Find more gluten-free recipes

Whether it's delicious vegetarian or vegan recipes you're after, or ideas for gluten or dairy-free dishes, you'll find plenty here to inspire you. For more info on how we classify our lifestyle recipes please read our special diets fact sheet, or or for more information on how to plan your meals please see our special diets guidance.

Nutritional Information Amount per serving:

Calories

Calories are just a unit of energy. If you eat more than you use you can gain weight, or lose it if you don't eat enough. How much you need depends on your weight, gender and how active you are, but it's around 2,000 a day.

Carbs

Carbs are a great source of energy and, excluding foods such as potatoes, are made from grains - like bread, pasta and cereal. We all need carbs, but try to make them all wholegrain by sticking to brown bread, rice and pasta - they are much more nutritious.

Sugar

We all deserve a treat sometimes, but try to limit your sugar intake. Most of your sugar should come from raw fruit and milk, because they give us lots of nutrients too. Always check food labels so you know how much sugar you're eating.

Fat

We all need to eat a small amount of fat because it protects our organs and helps us grow. But we need to be careful about how much fat we eat and what kinds of fat, because in higher levels it's associated with weight gain, diabetes, cancer and heart disease.

Saturates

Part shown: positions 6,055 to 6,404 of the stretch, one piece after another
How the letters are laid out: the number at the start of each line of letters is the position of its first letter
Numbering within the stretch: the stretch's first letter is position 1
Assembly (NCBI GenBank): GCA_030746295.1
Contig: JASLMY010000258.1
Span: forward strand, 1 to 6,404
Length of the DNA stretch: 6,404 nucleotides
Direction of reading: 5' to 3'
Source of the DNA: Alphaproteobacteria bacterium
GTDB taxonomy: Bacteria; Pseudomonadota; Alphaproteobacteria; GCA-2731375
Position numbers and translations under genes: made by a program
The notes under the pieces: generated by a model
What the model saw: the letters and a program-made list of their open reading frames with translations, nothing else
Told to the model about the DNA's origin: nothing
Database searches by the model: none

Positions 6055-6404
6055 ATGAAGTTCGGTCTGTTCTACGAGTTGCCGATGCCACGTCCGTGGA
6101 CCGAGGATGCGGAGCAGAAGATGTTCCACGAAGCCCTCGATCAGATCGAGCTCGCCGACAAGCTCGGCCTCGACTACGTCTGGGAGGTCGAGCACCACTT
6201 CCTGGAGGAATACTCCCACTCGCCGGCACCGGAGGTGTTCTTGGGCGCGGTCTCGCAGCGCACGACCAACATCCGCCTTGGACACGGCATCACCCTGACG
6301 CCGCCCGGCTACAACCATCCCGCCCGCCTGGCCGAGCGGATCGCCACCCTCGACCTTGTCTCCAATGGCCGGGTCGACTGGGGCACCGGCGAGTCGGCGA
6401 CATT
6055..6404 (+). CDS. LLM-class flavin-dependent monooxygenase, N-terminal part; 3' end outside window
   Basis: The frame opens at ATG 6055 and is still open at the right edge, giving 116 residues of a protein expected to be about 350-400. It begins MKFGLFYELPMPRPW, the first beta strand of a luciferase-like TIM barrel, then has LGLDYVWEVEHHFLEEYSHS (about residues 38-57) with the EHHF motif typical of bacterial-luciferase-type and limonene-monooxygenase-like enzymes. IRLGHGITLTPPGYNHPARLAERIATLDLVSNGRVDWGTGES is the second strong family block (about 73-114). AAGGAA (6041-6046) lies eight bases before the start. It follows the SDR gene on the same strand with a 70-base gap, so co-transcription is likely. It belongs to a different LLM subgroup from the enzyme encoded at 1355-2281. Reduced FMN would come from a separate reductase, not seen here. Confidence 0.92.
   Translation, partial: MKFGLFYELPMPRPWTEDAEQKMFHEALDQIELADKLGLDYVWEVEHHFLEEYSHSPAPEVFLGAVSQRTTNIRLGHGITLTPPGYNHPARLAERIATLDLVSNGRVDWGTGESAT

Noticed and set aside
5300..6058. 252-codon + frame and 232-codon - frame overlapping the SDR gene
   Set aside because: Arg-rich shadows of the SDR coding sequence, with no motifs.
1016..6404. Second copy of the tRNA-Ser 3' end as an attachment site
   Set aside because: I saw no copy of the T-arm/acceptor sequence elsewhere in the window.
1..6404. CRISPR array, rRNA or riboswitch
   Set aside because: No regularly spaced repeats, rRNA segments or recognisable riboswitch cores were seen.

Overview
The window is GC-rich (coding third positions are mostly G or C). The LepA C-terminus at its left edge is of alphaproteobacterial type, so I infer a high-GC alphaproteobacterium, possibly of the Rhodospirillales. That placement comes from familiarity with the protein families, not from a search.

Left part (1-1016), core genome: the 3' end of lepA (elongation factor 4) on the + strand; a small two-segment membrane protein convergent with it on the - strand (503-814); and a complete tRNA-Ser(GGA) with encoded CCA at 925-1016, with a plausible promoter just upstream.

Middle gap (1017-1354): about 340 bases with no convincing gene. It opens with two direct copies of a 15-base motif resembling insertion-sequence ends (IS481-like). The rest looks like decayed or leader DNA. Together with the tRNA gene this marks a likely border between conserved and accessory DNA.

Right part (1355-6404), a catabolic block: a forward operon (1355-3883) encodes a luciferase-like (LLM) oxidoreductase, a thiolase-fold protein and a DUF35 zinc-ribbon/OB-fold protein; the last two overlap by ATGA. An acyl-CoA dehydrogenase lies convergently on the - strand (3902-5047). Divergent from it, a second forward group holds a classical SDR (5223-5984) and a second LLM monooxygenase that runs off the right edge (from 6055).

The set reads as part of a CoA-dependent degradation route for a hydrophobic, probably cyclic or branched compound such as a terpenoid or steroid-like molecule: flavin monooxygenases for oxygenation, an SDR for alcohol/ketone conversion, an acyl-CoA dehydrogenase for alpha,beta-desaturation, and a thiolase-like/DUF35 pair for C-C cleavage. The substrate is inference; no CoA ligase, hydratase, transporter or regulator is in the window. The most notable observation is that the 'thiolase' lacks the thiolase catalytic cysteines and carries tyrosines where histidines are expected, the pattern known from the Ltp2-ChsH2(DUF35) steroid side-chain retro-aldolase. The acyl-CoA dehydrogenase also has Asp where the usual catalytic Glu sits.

Saturated or "bad fats" are in beef, pork, chicken skin, butter, cream and cheese. Too much can be bad for our heart and cholesterol levels, but unsaturated or "good fats" in fish, nuts, avocados and some oils can help keep our hearts healthy if eaten in moderation.

Protein

Protein helps our muscles to grow and repair, as well as providing you with essential amino acids. When it comes to protein, try to eat leaner sources such as chicken and fish or non-meat sources such as eggs, dairy, beans, nuts, seeds, tofu and pulses.
  • Calories 273
    14%
  • Carbs 41.3g
    16%
  • Sugar 0.3g 0%
  • Fat 8.1g 12%
  • Saturates 1.7g 9%
  • Protein 8.9g 20%
Of an adult's reference intake

Related recipes:

BUYING SUSTAINABLY SOURCED FISH

Close

Buying sustainably sourced fish means buying fish that has been caught without endangering the levels of fish stocks and with the protection of the environment in mind. Wild fish caught in areas where stocks are plentiful are sustainably sourced, as are farmed fish that are reared on farms proven to cause no harm to surrounding seas and shores.

When buying either wild or farmed fish, ask whether it is sustainably sourced. If you're unable to obtain this information, don't be afraid to shop elsewhere – only by shopping sustainably can we be sure that the fantastic selection of fish we enjoy today will be around for future generations.

For further information about sustainably sourced fish, please refer to the useful links below:

Marine Stewardship Council
http://www.msc.org/

Fish Online
http://www.fishonline.org

Show/hide comments

comments powered by Disqus

  • 150 g gluten-free rice flour, plus extra for dusting

  • 50 g potato starch

  • 1 tablespoon corn flour

  • 2 tablespoons xanthan gum

  • ¼ teaspoon fine sea salt

  • 3 large free-range eggs

  • 1 tablespoon extra virgin olive oil